Exposé print issues (1993-2011)
Koenjihyakkei — Dhorimvishka
(Skin Graft GR128, 2018, CD / 2LP / DL)
by Jon Davis, Published 2018-08-21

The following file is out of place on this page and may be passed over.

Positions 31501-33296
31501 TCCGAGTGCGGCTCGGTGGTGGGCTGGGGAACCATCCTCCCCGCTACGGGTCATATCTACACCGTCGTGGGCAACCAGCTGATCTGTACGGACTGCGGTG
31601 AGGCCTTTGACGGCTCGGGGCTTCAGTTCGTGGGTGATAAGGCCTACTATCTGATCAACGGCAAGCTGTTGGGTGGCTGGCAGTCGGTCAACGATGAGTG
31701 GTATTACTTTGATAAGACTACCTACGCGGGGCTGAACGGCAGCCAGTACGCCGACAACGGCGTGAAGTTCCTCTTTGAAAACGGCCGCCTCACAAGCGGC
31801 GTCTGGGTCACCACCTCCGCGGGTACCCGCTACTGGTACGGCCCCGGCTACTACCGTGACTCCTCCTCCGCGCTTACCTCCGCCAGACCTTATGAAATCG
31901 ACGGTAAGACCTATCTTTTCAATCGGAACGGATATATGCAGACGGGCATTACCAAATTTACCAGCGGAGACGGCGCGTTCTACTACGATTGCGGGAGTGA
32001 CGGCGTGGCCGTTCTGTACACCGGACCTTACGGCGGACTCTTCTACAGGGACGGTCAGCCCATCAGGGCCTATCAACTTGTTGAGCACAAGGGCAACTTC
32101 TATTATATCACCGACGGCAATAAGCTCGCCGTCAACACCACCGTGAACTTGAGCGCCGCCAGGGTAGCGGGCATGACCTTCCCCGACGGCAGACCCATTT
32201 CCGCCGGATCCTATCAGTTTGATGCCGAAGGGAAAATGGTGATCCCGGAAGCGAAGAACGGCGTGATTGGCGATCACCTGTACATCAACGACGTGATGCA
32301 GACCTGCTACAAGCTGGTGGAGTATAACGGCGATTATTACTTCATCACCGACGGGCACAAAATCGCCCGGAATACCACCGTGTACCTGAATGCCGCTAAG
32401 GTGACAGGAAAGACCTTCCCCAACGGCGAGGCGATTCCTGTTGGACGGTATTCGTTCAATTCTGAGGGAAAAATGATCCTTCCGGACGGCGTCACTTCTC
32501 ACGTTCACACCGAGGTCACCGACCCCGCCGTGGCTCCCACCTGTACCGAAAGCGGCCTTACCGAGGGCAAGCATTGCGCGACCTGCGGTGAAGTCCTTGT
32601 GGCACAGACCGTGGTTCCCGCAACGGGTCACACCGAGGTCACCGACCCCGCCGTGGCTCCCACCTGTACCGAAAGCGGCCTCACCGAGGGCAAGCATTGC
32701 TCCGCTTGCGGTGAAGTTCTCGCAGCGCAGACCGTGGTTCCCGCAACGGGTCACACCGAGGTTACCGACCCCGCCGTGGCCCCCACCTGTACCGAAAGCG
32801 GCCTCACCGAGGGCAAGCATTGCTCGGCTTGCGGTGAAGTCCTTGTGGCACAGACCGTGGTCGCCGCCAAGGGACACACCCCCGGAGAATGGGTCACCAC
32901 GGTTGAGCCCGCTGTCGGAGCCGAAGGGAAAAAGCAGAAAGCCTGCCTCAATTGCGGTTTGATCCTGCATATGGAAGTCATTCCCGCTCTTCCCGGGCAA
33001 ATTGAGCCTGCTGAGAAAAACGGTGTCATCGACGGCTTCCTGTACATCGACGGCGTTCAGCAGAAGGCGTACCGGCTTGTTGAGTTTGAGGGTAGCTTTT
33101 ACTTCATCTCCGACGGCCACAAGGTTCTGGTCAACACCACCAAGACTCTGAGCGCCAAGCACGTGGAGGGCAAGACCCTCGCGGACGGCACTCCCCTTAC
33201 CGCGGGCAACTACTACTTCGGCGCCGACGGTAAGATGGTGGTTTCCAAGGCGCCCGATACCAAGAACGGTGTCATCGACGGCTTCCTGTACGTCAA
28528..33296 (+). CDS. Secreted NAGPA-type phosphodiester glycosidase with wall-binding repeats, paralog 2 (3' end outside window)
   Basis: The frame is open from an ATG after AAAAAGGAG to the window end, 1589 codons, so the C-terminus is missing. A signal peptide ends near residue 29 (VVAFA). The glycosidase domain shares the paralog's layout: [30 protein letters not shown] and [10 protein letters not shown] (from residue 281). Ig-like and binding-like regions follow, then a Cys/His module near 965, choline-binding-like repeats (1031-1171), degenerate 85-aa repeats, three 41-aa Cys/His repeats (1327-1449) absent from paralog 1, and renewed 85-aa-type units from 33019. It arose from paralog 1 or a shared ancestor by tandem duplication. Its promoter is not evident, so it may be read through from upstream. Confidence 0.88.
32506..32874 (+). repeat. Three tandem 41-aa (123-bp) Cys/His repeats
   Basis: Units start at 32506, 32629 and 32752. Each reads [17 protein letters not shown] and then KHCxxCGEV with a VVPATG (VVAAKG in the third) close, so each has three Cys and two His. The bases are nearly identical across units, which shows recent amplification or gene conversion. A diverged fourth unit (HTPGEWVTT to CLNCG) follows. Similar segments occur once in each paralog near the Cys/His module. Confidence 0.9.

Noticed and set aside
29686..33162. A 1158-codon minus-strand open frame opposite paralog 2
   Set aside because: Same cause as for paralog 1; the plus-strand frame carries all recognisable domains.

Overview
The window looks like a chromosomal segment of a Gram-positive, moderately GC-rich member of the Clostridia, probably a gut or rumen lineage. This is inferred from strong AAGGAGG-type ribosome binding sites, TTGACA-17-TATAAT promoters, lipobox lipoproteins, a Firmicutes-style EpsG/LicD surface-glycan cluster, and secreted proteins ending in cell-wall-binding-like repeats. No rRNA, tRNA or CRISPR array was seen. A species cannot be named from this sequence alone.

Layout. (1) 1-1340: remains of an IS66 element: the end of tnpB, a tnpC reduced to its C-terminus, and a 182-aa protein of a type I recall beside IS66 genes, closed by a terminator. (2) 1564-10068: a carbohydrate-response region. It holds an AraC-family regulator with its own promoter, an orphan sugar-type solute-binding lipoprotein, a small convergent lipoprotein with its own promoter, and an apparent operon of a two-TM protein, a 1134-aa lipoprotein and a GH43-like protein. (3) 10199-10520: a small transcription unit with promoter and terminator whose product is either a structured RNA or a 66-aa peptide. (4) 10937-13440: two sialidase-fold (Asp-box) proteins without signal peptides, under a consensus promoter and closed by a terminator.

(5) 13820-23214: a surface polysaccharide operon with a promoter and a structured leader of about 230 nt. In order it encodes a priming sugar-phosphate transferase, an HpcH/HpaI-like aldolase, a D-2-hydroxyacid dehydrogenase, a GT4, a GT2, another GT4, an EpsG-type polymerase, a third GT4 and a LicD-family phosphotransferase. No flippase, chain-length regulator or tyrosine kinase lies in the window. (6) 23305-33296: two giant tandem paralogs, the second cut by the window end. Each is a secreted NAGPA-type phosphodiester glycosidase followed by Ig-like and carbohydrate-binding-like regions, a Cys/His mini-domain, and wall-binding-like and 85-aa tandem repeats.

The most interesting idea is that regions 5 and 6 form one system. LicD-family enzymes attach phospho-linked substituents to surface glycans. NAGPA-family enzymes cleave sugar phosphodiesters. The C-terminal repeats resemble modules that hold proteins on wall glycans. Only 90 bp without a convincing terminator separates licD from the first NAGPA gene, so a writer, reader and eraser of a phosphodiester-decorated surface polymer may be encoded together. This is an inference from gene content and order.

Anyone who’s heard any of Koenjihyakkei’s previous work will know to expect a high-energy adaptation of Magma’s classic zeuhl sound, featuring complex rhythms, singing in an unknown language, and supremely tight arrangements. The personnel has changed a bit from their previous studio recording, Angherr Shisspa (2005), with Taku Yabuki taking over from Miyako Kanazawa on keyboards, a woman known as Ah (or AH) replacing Kyoko Yamamoto on vocals, and the addition of Kei Koganemaru on guitar. Tatstuya Yoshida (drums), Kengo Sakamoto (bass), and Keiko Komori (reeds) are still on board. As amazing as the previous albums are, I have no trouble saying that this one is the best yet. The compositions, credited to Yoshida and Yabuki jointly, are fascinating and imaginative, often built up from hypnotic keyboard patterns (usually piano) and precise drums, with sax and lead vocals executing acrobatic melodic lines that pull together elements of RIO with jazzy post-bop inflections. Dhorimvishka is a perfect example of musicians possessing superb technical skill playing music that is incredibly difficult, and while I wouldn’t say they make it sound easy, I would say that it sounds musical and expressive, not simply a technical exercise. How exactly they manage this feat I’m not sure. I’m reminded of the first time I saw a performance of Heitor Villa-Lobos’ “Quinteto (em forma de chôros),” where I was awestruck by the ability of the musicians to pull it off, but equally impressed by the musicality of the piece. Angherr Shisspa achieved a somewhat more open sound due to the lack of a guitar, but Koganemaru doesn’t overpower the arrangements, instead functioning as an equal participant. He even plays some acoustic in the opening half of “Palbeth Tissilaq,” which has a loping 13/8 rhythm and a lovely piano solo before bursting into a much more aggressive mood for the second half. There are no weak points, absolutely no filler, and far too many highlights to mention. Koenjihyakkei is absolutely in the top echelon of bands in any style, and the fact that they’re getting positive press outside niche publications might offer proof that (at least sometimes) sheer talent will win out over trendy fashionability. It’s simply stunning from the first notes to the last coda of the title track, and easily among the top albums of the decade. Seriously, it’s that good. A deluxe 2LP version is forthcoming which is to include an exclusive bonus track.
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